The U.S. Air Force and the United Launch Alliance are scheduled to launch GPS IIF satellite 5 Feb. 20 on a Delta IV rocket from Space Launch Complex 37 Cape Canaveral, Fla., the first of three planned launches through July 2014.

The launch comes before final reports have been filed regarding an investigation into the 2012 Delta IV launch in which an upper stage RL10B-2 engine experienced low thrust. Final reports from the Air Force and ULA, as well as an accident investigation board report directed by Air Force Space Command Commander Gen. William Shelton, are anticipated in April, says Col. William Hodgkiss, launch systems director.

The team has made some process improvements including adding inspections of the engine and the launch vehicle systems connected to the engine “to be absolutely sure that they are pristine and clean,” says Jim Sponnick, vice president of United Launch Alliance’s Atlas and Delta Programs. Improvements to how the engine system is conditioned during the boost phase and prepared for the first ignition are also planned, he says.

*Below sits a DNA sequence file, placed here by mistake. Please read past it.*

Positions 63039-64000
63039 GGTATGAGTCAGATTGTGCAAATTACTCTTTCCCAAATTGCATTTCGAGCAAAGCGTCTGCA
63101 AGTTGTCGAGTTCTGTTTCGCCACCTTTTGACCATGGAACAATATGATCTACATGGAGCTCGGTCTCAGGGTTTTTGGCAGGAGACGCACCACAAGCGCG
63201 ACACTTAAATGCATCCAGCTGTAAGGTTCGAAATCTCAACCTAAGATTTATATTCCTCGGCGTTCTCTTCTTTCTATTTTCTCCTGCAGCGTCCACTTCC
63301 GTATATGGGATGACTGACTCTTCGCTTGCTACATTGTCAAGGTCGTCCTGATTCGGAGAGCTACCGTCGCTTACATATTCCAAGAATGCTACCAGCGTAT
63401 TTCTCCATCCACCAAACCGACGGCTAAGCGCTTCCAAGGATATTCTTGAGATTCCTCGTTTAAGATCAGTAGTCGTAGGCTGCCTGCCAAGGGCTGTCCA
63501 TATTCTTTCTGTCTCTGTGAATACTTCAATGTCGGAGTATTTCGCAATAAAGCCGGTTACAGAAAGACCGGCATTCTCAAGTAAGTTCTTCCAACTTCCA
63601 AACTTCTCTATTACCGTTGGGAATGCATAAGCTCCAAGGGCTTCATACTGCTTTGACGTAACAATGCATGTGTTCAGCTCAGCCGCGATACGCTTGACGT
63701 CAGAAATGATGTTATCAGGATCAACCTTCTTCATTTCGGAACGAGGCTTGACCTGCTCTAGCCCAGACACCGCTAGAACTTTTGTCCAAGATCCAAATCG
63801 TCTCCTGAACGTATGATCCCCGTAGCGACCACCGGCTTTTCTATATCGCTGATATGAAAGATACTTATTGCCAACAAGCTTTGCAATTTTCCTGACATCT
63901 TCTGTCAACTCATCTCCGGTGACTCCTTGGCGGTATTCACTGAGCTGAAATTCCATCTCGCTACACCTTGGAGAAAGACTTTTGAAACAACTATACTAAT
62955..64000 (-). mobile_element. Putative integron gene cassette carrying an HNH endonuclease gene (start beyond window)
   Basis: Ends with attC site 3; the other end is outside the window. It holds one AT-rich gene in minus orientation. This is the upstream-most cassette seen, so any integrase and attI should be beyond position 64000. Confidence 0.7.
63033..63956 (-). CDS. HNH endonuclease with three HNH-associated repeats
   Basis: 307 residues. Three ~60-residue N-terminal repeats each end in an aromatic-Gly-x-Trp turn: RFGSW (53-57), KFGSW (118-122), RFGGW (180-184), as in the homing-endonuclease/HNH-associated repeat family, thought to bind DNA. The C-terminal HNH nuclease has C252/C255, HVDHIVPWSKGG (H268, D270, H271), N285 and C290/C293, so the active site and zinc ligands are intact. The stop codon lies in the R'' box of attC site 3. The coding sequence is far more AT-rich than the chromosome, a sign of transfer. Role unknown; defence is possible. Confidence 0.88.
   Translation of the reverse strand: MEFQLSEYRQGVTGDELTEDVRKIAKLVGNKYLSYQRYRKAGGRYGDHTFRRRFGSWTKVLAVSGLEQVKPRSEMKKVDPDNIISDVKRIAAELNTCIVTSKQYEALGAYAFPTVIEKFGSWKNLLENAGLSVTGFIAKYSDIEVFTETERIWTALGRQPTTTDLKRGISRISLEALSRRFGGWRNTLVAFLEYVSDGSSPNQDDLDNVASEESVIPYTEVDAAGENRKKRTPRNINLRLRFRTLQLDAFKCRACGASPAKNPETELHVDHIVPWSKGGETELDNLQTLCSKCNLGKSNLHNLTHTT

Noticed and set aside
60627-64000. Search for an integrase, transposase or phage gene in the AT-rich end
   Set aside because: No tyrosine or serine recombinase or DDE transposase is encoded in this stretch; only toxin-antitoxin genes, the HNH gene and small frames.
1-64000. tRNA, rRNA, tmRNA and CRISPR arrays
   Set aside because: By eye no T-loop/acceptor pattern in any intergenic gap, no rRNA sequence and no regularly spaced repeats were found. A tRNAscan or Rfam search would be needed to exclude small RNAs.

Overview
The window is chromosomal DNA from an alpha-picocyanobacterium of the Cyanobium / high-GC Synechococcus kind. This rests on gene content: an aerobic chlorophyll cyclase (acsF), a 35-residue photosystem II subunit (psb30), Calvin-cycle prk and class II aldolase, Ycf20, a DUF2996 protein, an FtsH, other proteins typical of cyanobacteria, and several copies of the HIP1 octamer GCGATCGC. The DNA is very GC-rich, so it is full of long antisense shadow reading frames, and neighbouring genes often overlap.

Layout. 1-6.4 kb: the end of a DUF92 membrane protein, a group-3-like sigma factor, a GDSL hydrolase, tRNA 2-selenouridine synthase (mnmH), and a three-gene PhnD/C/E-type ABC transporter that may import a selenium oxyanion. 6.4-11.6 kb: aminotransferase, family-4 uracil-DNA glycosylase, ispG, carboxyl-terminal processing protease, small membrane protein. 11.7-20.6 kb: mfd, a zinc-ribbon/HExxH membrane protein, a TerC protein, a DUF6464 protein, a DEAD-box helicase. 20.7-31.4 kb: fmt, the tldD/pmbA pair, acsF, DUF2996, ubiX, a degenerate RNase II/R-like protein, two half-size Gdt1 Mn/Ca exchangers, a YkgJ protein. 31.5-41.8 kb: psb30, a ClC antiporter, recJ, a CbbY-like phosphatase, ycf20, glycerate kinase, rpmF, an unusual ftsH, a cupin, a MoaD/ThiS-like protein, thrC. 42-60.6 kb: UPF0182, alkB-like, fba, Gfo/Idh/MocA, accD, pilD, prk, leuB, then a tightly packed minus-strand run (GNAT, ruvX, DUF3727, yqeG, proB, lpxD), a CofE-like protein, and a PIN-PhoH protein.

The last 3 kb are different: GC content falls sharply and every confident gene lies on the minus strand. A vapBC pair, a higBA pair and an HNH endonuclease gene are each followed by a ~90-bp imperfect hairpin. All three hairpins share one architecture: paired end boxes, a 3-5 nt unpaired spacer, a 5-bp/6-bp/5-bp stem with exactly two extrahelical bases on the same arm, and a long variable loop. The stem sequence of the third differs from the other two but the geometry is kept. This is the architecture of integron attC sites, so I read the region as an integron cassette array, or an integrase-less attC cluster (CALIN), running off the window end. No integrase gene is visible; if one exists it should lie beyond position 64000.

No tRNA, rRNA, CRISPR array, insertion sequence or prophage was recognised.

The satellite will replace a GPS IIA satellite that is 16 years old. “We’re trying to prevent any kind of outage,” says Col. William Cooley, Global Positioning Systems director. The Air Force currently supports 31 satellites on orbit that are healthy and after this launch will have an additional six in residual status.

A backup date for this launch is Feb. 21. After this launch, the service is approved to launch another satellite May 15 and expects to schedule another in July. The Boeing-made IIF series includes 12 satellites.

Like previous GPS IIF satellites, this one adds the “L5” signal of interest to the aviation community. It increases the power over previous navigational signals and is expected to improve safety of life and assist in search-and-rescue efforts.